Researchers seek a vaccine to treat and prevent melanoma
Therapy is the first to extend lifespan in advanced cases.
"Ginger" mice are found to be more susceptible to melanoma even without any exposure to ultraviolet radiation
The insights could lead to longer-lasting therapies for the deadliest of skin cancers
What does skin cancer have to do with Parkinson's disease, the degenerative brain condition that causes tremors, slowed gait and problems with balance and coordination?
Fifteen percent of a sample of 136 trout caught near the Great Barrier Reef showed evidence of melanoma, with UV exposure the likely culprit. Christopher Intagliata reports
Genetically tailored approach could slow disease progress.
Sun exposure has always been considered the driving force behind rising rates of melanoma. But new research suggests that repeated, long-term use of pesticides may be an important factor, too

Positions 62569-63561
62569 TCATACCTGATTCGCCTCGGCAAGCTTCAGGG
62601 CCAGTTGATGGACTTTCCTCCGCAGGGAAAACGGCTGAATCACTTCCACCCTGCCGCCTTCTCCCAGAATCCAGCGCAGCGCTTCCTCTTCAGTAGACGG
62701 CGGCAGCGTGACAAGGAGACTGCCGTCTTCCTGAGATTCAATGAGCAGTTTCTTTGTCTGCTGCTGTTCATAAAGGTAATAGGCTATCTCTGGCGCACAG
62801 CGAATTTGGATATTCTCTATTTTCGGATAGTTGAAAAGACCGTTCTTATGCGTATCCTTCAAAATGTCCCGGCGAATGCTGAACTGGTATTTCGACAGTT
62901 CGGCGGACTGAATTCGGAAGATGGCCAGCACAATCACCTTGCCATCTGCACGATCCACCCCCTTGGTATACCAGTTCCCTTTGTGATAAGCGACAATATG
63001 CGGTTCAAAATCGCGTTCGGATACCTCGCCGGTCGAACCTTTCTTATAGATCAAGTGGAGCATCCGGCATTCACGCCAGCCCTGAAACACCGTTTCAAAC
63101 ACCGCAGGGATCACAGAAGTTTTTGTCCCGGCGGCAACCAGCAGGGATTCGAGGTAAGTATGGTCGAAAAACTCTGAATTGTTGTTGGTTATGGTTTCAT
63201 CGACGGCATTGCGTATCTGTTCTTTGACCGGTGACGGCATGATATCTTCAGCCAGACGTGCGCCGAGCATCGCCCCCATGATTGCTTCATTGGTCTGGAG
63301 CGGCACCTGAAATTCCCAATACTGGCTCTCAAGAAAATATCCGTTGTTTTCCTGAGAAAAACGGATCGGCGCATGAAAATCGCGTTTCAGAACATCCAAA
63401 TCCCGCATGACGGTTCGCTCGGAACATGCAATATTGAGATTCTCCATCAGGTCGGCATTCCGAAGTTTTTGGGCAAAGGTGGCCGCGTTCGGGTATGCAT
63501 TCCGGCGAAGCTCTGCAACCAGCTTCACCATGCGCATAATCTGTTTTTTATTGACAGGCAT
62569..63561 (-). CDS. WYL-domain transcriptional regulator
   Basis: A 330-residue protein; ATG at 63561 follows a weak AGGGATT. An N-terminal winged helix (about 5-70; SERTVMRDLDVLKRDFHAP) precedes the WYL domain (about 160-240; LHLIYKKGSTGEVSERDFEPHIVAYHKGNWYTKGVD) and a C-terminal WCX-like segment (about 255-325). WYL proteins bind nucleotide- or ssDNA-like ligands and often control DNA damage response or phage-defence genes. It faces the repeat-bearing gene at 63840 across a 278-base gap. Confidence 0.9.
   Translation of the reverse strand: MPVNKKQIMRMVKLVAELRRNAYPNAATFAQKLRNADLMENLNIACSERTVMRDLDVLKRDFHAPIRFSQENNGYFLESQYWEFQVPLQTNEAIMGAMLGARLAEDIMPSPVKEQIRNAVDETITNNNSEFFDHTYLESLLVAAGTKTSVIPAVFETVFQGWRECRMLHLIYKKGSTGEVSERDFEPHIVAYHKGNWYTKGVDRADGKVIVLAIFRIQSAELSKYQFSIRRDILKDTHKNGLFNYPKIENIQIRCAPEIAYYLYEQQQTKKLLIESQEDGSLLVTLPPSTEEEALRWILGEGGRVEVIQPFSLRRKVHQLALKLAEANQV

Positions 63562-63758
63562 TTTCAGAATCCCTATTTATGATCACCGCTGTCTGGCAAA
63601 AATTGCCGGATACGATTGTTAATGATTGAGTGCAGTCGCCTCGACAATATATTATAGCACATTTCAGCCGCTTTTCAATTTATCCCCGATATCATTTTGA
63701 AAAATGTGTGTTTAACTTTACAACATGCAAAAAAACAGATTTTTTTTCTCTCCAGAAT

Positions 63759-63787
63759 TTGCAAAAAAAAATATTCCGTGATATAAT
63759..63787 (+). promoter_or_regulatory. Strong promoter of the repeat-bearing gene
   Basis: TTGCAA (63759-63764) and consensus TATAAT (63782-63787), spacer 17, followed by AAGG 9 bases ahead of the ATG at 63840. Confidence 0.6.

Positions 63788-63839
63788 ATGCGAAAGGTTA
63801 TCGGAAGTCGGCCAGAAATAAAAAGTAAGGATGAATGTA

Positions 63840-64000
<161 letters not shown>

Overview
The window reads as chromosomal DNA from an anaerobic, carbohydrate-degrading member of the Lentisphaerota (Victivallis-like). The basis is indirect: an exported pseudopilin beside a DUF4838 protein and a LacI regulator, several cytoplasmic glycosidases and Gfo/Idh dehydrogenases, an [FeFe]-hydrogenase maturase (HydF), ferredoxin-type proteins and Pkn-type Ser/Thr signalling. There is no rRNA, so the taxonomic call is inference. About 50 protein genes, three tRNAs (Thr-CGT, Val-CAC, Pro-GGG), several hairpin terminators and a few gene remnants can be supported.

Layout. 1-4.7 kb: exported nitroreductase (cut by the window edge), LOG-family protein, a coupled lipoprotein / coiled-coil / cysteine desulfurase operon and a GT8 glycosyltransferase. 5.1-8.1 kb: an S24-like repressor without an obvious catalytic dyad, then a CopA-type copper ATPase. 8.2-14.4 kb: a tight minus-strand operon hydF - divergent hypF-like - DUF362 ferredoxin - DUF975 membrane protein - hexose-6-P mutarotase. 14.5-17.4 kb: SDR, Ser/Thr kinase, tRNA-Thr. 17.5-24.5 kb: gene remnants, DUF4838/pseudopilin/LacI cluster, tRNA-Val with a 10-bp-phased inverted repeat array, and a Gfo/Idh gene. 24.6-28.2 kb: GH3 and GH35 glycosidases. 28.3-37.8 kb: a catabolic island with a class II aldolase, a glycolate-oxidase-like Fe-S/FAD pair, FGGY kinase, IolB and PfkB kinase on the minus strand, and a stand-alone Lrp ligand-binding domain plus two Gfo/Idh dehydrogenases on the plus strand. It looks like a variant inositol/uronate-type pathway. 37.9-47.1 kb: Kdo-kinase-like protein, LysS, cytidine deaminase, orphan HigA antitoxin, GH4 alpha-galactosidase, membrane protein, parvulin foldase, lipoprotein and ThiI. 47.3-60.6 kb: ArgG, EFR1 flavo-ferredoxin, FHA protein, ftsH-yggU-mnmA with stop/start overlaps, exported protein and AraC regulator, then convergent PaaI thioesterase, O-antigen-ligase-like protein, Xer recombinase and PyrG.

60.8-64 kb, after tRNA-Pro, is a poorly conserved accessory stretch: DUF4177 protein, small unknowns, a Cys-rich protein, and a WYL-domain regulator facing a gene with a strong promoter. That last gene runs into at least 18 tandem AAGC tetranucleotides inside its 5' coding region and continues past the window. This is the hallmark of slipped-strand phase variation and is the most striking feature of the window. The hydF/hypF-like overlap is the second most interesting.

We've all heard the horror stories. Melanoma is one of the most dangerous kinds of skin cancer, killing around 50,000 people worldwide every year. If caught early enough, it can be cured, but once it invades past the skin, it's deadly.
Certain damaging reactions that can lead to melanoma-causing mutations may take hours to evolve and mostly occur after you get out of the sun
#SciAmBlogs Wednesday - pure water, science career trajectories, origin of life, fish melanoma, synthetic biology, and more.
- Kelly Izlar - The Purest of Them All - Rebecca Wragg Sykes - Re-igniting the fire: challenge and chance in science career trajectories - Christie Wilcox - Fish with Melanoma – Our Enduring Environmental Legacy - Ashutosh Jogalekar - The beginnings of life: Chemistry’s grand question - Dawn Santoianni - Guest Post: Innovation Cleans Up Waste-to-Energy - Christina Agapakis - Timelines, roadmaps, and tools: navigating the futures of synthetic biology - John R.
Researchers find that a protein activated to repair DNA damage also activates tanning, which can protect against melanoma
Republican presidential candidate Sen. John McCain has a 6 percent chance of dying of the skin cancer melanoma in each of the next two years, says a doctor who specializes in the design of medical trials.
New animal studies explain why supposedly healthy supplements like beta-carotene could exacerbate a dread disease